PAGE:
A Church was shown at Kilmore on the Plantation Map of 1609 and in 1622 a new Church was built on the same site. This is the building which was in existence when the Meeting was set up and Christian worship had already been carried on here for at least one thousand years. George Fox had formed very decided views of the Church, and he tells us in his Journal that the New Testament concept of the Church is not a building (usually with a spire) which he invariably refers to as a "steeple house" but is composed of living stones, built into a spiritual edifice of which Jesus Christ himself is the chief corner stone. (24)

We might ask ourselves the question why was it that Fox and others associated with him were not willing to accept the form of worship set up and established by law? After all the Prayer Book was so devised that it would meet all the spiritual requirements of its adherents throughout this life. As it is read through one cannot but be impressed by its comprehensiveness.


Fox had from his earliest years been a seeker after truth and reality, and he failed to find it in the services of his local church or indeed from any of the clerics he consulted about spiritual matters. He was disillusioned by the replies fie received from several of them and he formed the opinion that they were only in their present calling because of pecuniary considerations. After Fox had come to a personal experience of Christ's liberating power and presence in his own life, he felt he was called to proclaim the everlasting Gospel to all mankind. He felt and taught that the Grace of God was universal and was for all men and not of limited application. Where Christ is, there is His Church, made up of all who seek to live in His Spirit. He had a vision of a land where no social divisions would occur, where barriers between the races would be broken down and where equality should be accorded to women in the Church. Religion was not only to be practised in church on Sundays, but was to be brought into every aspect of daily life in veracity and honest dealing, truth was to be spoken on every occasion and not only when one was under oath. The scourge of war was to be taken away between individuals and nations, so that all could live "in virtue of that life and power that takes away the occasion of all war". (25)

Is it any wonder that the message George Fox and his early followers proclaimed was referred to as "a revolutionary Gospel." As Professor William James says "The Quaker religion which he (George Fox) founded is something which is impossible to over praise. In a day of shams, it was a religion of veracity rooted in Spiritual inwardness, and a return to something more like the original gospel truth than men had ever known.") (26)


George Fox only visited Friends in Ireland on one occasion and that was in 1669. He was accompanied on this visit by four other Friends and they were joined by William Edmondson who was now living at Rosenallis near Mountmellick, Co. Laois, who acted as guide.

The main purpose of the visit was to encourage the setting up of Monthly and Provincial Meetings, if such Meetings were not already in existence. Rutty records under year 1668 that such meetings were, already commenced. (27) Friends would doubtless be encouraged to be careful to preserve the records of their meetings, list their sufferings, carefully keep particulars of marriages and other details of their meetings worth preserving. Records of Lurgan and Lisburn Monthly Meetings survive from 1675 but in the case of Ballyhagan the Monthly Meeting Minutes which survive only commence in 1705 and even then imperfectly, some years being missing. (28)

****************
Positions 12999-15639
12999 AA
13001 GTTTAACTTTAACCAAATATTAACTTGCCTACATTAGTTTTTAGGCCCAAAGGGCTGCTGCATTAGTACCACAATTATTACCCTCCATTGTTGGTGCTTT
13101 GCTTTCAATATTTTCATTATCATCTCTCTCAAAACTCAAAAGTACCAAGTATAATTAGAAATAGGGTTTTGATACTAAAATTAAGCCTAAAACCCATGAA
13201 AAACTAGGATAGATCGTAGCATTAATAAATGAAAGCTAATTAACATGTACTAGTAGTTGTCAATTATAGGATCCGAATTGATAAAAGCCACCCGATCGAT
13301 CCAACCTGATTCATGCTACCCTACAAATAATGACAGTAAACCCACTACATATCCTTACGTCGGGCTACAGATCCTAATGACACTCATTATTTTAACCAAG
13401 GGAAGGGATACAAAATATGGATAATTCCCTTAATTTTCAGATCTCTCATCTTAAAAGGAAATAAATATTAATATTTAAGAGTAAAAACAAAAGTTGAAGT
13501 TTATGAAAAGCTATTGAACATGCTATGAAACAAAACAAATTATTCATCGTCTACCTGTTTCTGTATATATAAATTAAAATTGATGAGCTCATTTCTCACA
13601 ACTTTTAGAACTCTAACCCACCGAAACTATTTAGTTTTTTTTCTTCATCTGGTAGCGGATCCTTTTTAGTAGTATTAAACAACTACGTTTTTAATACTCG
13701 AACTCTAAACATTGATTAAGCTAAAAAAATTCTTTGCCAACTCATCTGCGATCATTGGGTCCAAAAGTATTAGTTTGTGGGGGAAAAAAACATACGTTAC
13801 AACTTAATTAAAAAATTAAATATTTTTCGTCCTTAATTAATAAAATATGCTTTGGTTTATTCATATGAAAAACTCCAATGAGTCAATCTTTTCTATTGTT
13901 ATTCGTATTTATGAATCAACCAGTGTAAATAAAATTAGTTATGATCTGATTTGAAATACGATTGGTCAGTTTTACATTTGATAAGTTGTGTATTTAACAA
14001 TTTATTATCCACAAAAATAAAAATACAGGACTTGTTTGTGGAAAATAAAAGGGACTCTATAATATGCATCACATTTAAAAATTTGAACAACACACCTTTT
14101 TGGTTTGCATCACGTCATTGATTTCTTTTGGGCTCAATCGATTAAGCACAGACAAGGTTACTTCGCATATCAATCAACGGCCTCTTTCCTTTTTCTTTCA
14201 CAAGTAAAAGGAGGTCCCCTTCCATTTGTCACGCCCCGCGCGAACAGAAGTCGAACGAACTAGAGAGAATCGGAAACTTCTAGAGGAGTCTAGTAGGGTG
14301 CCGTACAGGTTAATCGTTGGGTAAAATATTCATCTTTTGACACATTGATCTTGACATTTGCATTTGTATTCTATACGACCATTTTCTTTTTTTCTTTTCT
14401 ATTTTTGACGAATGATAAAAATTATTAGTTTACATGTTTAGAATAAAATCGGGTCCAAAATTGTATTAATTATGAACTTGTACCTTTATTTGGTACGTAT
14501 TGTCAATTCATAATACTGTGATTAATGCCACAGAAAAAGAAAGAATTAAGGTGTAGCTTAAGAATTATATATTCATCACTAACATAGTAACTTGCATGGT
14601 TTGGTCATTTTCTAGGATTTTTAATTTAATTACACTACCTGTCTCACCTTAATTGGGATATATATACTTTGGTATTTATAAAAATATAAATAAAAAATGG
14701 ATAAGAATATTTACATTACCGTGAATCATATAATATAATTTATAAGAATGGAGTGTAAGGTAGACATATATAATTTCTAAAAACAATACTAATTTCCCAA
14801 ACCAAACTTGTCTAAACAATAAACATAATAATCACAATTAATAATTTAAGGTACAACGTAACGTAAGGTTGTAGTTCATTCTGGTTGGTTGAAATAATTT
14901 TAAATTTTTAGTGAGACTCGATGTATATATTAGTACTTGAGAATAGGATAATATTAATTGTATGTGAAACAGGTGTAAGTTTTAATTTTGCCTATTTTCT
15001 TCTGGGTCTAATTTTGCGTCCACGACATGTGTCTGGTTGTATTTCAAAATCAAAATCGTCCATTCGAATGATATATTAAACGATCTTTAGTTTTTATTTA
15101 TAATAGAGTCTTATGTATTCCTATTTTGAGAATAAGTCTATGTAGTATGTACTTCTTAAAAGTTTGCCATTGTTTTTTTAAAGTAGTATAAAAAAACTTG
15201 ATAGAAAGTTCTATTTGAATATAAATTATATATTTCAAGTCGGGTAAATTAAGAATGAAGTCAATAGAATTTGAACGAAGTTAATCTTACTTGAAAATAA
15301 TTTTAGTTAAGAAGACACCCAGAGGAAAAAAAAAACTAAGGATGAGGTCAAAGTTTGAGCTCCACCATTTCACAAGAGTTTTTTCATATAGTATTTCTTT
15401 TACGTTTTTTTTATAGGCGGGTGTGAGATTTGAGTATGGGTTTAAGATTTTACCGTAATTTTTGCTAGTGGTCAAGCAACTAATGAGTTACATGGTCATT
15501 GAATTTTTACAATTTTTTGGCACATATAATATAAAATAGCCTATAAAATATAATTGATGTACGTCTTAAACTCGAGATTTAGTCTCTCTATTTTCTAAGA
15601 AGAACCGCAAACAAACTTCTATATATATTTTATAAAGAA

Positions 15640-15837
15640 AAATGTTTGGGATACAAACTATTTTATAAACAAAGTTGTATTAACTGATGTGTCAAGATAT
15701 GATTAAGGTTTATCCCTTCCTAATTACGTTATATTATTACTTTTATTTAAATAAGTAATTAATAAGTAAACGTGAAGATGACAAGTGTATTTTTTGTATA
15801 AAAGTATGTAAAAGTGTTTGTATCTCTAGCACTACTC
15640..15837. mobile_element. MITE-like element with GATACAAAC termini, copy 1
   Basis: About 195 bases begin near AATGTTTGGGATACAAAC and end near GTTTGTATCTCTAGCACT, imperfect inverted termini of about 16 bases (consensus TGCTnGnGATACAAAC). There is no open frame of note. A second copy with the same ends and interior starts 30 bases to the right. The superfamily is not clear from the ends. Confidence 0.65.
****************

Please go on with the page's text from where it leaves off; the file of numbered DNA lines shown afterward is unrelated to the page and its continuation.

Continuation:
After landing in Dublin the deputation visited the meetings in the South and after making their way through the Midlands, they came to Co. Cavan. From there they either went to Grange (near Charlemont) or to Ballyhagan. It is not possible to trace the course of the visit to Ulster Meetings with any degree of accuracy as the account of the visit in George Fox's Journal fails to give names of places. The Journal was written down some years later from rough notes made at the time and one has to agree that Irish names of places are not the easiest to get down on paper. From the description given only one or two places are identifiable with any certainty. Quoting from the Journal - "Then I passed over the water where so many were drowned in the massacre." (29) This was almost certainly the River Bann at Portadown where there were a number of murders during the 1641 rising. (30) The other reference was to Grange Meeting, Co. Antrim (Low Grange) - "From thence we passed almost thirty miles further, where we had another meeting where the Scots raged." (31) This referred to a meeting in Co. Antrim, possibly Antrim town, where the majority of those who would have attended would have been Scottish settlers. All the indications are that George Fox visited Ballyhagan. He must have encouraged and strengthened the small group of Friends who were meeting together, some of their numbers having already been called to suffer because of their faith. When the' meeting was transferred to the new Meeting House at Richhill in 1793 two very old oak seats, an oak table and an oak chest were brought from Ballyhagan. All these items appear to be very old and a local tradition in the meeting is that George Fox may have sat on one of these seats when he visited Ballyhagan Meeting in 1669.

Photograph of seat brought from Ballyhagan. Reputed to have been used by George Fox.
Seat brought from Ballyhagan. Reputed to have been used by George Fox.